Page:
Vintage film shows that Thwaites Glacier ice shelf has melted faster than previously observed
Newly digitized vintage film has doubled how far back scientists can peer into the history of ice thickness and structures within and beneath Antarctic ice sheets.
Researchers digitized about 250,000 flight miles of Antarctic radar data originally captured on 35mm optical film between 1971 and 1979.
The film has revealed that an ice shelf on Thwaites Glacier in West Antarctica is being thawed by ocean warmth more quickly than previously thought. The finding provides key validation data for predictions of sea level rise that would impact coastal communities around the world.
The researchers made their discovery by comparing ice-penetrating radar records of Thwaites Glacier with modern data. The results appear in the journal Proceedings of the National Academy of Sciences.
"By having this record, we can now see areas where the ice shelf is getting thinnest and could break through," said paper author Dustin Schroeder, a geophysicist at Stanford University who led efforts to digitize historical data from airborne surveys conducted in the 1970s. "This is a pretty hard-to-get-to area, and we're really lucky that they happened to fly across this ice shelf."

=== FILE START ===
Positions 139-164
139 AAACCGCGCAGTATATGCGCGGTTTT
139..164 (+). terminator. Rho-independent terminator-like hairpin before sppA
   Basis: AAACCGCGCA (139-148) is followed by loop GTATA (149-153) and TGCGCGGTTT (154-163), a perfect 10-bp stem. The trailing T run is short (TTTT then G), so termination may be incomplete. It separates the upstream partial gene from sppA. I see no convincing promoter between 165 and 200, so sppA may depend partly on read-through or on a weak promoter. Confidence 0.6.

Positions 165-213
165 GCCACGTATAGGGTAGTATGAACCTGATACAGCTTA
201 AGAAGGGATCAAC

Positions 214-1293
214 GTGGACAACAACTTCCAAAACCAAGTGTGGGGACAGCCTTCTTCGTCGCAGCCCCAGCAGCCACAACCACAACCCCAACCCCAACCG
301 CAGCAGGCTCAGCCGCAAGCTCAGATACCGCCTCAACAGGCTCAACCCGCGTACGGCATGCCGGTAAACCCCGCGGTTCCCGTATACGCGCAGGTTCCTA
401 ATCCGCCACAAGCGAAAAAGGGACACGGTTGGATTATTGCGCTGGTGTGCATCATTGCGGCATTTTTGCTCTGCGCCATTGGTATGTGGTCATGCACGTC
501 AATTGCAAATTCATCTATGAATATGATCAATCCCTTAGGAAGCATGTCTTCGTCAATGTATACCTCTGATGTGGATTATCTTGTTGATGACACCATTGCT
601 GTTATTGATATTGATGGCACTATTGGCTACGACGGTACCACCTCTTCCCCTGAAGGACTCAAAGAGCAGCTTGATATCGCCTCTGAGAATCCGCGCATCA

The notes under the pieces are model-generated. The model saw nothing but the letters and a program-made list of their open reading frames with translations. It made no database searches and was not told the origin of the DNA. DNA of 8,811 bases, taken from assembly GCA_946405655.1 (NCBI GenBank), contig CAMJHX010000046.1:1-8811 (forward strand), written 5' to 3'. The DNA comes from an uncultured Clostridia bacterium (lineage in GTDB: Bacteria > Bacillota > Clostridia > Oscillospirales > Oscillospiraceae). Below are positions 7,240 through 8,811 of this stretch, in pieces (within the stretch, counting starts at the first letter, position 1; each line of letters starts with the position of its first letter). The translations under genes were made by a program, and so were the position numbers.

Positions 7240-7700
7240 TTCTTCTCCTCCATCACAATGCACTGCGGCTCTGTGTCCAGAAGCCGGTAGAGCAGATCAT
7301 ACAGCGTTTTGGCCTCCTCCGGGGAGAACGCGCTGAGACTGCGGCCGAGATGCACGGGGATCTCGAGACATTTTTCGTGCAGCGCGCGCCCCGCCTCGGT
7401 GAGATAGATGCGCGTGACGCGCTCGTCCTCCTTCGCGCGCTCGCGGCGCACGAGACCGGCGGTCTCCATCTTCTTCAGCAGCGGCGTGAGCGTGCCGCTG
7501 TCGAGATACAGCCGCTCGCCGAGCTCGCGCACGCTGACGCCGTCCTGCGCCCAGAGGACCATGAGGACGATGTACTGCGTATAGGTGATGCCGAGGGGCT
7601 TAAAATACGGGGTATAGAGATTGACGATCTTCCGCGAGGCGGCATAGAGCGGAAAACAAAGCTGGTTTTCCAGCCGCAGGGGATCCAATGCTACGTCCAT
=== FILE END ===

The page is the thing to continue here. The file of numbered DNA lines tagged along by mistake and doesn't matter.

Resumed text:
Added Paul Cutler, a program director in NSF's Office of Polar Programs, which funded the research, "This work is tapping into a treasure trove of data that extend the observational timeframe in key areas of Antarctica just as a major effort begins on the International Thwaites Glacier Collaboration. The results couldn't be more timely."
The data have been released to an online public archive through Stanford Libraries, enabling other scientists to compare them to modern radar data to better understand long-term changes in ice thickness, features in glaciers, and baseline conditions over 40 years.